Platform Cooperativism Resource Library


For many, Uber epitomises the “move fast and break things” ethos of successful Silicon Valley start-ups. The company enters new markets before regulators are ready, capitalising on regulatory bottlenecks and uncertainties in numerous jurisdictions – only to enlist its enthusiastic customer base and other means to challenge regulators when they catch up. The backlash against this mode of operation has been severe, and boycotts and a litany of lawsuits appear to have dented Uber’s image and plunged the company into crisis.[1] Elisa Chiaro’s recent blogpost discussed the implications of platform economy enterprises, such as Uber, on the rights and protections of workers. In this, the first of a series of blogposts, we will take a broader view by exploring whether the company’s concerted efforts to conduct operations in a way that avoids or attempts to undermine local, state and national regulations shapes the law across the markets in which it operates. This will be done by appraising the growing literature on the effect of its regulatory arbitrage[2] and evaluating whether the company’s use of algorithms, in conjunction with standardized service agreements, rider agreements and other contracts to govern the relationships between various stakeholders, establishes it as a source of transnational lawmaking within a large network of well-defined stakeholders: drivers, riders and civil society. Uber’s business practices and litigation in the UK will be used as a case study that is illustrative of broader trends. By doing so, we hope to contribute a deeper understanding of the patterns that have emerged through Uber’s local activities in several jurisdictions. In later entries, we will examine the response to these attempts at regulatory arbitrage and private ordering as well as the repercussions this has on the contemporary regulation of the platform economy.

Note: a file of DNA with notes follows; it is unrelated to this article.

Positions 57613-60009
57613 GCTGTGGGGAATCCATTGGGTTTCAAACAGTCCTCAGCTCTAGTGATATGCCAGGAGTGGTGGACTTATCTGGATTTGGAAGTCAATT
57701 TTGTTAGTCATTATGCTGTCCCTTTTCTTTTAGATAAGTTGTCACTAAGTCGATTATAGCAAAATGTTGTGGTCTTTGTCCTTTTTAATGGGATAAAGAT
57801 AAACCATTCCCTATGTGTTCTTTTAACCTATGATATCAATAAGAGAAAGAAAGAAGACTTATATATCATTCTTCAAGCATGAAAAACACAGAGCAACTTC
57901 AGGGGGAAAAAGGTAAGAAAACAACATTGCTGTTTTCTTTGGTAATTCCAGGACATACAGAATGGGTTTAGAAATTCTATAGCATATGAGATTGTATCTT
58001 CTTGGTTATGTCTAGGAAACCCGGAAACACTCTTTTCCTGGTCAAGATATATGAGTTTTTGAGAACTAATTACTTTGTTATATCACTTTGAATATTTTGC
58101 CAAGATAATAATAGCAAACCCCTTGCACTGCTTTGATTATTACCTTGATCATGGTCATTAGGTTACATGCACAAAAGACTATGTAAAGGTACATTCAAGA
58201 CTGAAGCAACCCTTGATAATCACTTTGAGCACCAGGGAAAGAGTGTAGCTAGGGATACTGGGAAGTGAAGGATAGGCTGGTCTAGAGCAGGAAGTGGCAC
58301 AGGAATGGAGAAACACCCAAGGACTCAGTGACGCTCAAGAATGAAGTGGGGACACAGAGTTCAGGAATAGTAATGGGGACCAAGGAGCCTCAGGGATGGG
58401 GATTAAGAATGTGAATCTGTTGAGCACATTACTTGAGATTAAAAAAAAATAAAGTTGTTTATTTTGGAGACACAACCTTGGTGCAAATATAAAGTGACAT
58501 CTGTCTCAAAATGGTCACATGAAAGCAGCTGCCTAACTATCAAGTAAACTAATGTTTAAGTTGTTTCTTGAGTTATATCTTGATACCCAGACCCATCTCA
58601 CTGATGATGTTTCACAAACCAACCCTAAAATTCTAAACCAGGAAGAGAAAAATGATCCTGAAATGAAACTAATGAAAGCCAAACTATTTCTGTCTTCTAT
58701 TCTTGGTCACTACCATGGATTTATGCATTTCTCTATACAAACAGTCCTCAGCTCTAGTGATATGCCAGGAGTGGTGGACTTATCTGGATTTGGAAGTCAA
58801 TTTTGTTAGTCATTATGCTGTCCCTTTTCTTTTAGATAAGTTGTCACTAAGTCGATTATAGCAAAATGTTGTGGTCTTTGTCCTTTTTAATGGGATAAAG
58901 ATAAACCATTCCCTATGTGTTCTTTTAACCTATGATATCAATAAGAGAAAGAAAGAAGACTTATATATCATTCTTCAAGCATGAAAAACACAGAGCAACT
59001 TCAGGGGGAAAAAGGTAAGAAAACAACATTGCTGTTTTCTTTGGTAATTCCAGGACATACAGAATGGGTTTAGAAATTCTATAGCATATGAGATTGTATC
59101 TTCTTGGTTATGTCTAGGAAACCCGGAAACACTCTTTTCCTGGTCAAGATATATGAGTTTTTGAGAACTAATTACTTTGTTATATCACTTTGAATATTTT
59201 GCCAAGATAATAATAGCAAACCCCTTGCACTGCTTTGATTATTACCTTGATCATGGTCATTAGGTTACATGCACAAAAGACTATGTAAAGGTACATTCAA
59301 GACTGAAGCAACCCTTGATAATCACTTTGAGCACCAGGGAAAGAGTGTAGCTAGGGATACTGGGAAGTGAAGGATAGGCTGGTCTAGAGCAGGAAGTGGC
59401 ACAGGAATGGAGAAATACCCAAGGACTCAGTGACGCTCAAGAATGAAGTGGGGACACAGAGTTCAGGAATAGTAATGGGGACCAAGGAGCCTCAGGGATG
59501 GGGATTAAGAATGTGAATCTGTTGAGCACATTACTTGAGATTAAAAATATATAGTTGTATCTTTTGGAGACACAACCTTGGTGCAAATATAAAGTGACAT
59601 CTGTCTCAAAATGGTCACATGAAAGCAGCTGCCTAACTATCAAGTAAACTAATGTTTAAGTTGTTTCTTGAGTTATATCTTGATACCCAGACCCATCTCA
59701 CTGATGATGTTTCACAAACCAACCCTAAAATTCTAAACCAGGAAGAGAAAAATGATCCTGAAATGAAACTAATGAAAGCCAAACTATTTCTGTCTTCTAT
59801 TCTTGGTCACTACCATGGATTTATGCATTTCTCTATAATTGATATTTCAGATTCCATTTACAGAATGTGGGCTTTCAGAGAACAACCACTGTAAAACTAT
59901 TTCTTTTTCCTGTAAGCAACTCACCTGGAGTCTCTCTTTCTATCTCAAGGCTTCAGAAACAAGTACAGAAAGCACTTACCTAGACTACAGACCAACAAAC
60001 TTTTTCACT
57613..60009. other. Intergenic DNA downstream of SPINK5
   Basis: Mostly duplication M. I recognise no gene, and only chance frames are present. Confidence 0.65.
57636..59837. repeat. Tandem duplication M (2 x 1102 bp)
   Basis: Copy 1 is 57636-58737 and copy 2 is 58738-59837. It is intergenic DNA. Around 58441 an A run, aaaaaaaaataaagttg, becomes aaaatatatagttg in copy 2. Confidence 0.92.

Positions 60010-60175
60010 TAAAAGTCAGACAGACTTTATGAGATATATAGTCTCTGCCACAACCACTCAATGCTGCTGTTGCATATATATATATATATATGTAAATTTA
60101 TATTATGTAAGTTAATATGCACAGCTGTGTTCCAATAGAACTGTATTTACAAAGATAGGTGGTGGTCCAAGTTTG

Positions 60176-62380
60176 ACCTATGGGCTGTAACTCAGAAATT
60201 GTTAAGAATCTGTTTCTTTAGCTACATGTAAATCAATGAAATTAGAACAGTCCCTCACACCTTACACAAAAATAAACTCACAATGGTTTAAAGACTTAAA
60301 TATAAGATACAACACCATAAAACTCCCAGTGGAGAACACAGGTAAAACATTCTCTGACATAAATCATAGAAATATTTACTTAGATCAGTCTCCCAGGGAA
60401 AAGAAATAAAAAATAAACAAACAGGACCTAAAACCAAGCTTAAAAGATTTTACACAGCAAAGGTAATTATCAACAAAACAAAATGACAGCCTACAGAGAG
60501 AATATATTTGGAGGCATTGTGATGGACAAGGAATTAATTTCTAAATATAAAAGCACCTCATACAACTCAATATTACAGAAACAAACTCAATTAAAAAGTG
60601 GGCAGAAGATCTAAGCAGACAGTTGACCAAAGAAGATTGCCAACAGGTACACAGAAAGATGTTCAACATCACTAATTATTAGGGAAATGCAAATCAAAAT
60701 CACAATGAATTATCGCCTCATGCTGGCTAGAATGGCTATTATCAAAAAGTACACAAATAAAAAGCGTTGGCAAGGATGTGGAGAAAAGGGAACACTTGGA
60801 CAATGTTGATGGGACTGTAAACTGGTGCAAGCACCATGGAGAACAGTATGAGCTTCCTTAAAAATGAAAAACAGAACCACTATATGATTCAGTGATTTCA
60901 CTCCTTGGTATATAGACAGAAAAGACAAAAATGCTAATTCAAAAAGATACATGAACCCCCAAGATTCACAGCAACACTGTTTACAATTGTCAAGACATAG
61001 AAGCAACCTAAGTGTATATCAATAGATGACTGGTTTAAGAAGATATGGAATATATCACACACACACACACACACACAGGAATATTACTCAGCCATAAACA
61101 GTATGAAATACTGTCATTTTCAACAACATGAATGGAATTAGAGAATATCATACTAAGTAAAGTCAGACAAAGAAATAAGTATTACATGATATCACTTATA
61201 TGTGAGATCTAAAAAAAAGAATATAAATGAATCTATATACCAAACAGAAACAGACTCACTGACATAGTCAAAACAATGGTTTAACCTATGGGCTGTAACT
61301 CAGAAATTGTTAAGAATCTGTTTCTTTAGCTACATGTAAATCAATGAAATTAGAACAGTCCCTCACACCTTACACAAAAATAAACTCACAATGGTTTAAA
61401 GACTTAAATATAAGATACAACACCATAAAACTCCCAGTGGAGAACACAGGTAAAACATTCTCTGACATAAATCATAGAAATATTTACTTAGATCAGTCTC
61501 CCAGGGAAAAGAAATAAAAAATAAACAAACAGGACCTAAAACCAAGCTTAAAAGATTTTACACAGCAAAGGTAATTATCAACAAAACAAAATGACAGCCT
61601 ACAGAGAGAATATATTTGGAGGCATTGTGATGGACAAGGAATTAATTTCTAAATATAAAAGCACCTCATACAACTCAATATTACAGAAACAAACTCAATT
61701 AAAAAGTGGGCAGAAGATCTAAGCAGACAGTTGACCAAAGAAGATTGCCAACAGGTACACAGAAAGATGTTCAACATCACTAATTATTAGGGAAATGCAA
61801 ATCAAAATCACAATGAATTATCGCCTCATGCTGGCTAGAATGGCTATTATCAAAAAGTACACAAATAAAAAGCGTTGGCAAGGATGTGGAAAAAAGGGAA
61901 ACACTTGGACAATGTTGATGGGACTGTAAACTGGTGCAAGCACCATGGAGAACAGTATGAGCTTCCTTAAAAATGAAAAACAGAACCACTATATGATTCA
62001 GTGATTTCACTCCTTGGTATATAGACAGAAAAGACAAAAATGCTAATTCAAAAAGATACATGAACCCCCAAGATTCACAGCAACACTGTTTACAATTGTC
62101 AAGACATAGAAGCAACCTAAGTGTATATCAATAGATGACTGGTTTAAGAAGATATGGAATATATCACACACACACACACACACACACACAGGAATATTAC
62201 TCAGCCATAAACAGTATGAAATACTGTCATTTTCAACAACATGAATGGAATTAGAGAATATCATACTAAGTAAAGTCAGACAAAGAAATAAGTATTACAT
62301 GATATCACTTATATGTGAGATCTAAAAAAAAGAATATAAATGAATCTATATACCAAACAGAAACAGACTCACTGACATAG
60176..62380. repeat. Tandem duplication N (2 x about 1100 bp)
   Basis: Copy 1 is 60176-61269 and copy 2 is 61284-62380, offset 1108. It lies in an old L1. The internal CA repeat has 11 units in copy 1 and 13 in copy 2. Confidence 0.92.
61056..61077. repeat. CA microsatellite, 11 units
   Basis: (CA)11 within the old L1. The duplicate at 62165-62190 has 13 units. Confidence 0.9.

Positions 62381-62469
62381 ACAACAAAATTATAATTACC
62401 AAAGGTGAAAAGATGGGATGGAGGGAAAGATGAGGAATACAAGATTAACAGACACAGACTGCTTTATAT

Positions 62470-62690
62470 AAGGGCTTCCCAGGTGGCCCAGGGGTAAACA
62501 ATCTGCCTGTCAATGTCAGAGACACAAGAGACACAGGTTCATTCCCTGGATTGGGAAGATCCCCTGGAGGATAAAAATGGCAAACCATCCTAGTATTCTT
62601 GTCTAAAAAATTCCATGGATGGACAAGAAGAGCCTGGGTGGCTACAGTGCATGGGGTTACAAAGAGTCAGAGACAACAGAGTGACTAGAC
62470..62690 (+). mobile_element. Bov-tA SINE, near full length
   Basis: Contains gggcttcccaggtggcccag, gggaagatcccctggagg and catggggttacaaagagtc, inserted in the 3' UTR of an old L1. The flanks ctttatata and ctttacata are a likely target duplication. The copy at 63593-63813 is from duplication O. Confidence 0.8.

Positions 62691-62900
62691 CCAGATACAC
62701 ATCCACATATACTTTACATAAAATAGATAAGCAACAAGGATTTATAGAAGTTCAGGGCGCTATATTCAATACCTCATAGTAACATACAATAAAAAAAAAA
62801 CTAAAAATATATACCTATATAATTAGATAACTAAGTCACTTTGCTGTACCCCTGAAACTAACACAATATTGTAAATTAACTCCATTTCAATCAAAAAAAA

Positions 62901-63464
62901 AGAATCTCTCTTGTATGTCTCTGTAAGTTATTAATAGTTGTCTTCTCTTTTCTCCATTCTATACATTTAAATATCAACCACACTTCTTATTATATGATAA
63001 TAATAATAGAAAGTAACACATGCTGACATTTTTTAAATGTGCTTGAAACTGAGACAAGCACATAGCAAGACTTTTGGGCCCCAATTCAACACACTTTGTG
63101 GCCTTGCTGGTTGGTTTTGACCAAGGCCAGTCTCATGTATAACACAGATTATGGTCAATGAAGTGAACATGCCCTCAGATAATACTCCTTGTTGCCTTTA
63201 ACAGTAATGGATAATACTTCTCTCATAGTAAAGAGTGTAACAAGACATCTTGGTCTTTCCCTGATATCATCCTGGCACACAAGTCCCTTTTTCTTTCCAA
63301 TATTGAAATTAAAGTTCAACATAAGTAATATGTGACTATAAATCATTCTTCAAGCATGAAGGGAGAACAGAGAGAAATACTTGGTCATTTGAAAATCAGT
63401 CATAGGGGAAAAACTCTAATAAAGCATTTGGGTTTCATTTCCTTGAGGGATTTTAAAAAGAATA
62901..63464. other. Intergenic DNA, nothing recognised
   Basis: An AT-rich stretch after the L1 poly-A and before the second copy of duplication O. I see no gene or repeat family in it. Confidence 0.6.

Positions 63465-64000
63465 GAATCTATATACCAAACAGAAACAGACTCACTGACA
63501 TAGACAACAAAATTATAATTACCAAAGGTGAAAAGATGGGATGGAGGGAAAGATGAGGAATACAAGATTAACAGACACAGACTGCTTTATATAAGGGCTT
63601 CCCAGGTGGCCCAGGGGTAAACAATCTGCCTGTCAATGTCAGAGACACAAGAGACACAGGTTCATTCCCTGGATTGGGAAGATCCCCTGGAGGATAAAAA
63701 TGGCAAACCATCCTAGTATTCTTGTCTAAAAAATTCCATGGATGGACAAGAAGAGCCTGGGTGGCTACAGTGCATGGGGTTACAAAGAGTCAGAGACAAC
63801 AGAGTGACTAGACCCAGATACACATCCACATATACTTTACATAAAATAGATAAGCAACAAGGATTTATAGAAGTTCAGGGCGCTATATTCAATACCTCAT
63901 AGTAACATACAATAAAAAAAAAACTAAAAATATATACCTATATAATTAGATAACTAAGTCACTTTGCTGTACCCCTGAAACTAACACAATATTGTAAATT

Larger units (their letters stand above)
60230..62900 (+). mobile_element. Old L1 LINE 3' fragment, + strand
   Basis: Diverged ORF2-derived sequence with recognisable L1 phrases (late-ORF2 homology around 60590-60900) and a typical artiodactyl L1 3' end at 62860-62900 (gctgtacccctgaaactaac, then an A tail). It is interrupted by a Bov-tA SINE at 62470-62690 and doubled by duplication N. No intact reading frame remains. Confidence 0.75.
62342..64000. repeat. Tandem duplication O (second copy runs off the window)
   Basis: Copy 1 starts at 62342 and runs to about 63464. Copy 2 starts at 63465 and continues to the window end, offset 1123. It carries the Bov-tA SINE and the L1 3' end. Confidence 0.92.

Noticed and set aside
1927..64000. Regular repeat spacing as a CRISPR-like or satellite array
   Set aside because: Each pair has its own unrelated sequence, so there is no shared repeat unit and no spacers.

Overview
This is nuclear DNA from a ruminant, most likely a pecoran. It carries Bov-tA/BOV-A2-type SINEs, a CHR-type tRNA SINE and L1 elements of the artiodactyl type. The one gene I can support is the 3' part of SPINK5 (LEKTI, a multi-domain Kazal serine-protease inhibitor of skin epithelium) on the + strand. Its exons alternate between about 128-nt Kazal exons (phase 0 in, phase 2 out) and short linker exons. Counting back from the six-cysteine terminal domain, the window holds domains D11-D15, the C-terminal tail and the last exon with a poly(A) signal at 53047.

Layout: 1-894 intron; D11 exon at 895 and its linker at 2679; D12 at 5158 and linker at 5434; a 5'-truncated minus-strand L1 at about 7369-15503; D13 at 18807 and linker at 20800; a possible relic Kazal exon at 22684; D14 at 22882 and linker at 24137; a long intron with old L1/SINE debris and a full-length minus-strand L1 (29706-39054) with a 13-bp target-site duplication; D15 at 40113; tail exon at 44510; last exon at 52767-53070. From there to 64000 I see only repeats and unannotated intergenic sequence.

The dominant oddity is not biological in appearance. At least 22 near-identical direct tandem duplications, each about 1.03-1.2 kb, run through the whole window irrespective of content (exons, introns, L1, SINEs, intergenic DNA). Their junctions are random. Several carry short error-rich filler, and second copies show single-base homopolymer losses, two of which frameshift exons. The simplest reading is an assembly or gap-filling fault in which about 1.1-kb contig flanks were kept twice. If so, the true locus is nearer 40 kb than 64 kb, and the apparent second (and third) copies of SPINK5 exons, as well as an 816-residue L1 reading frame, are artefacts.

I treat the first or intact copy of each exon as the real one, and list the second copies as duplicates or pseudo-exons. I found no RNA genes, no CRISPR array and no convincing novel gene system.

Added May 7, 2020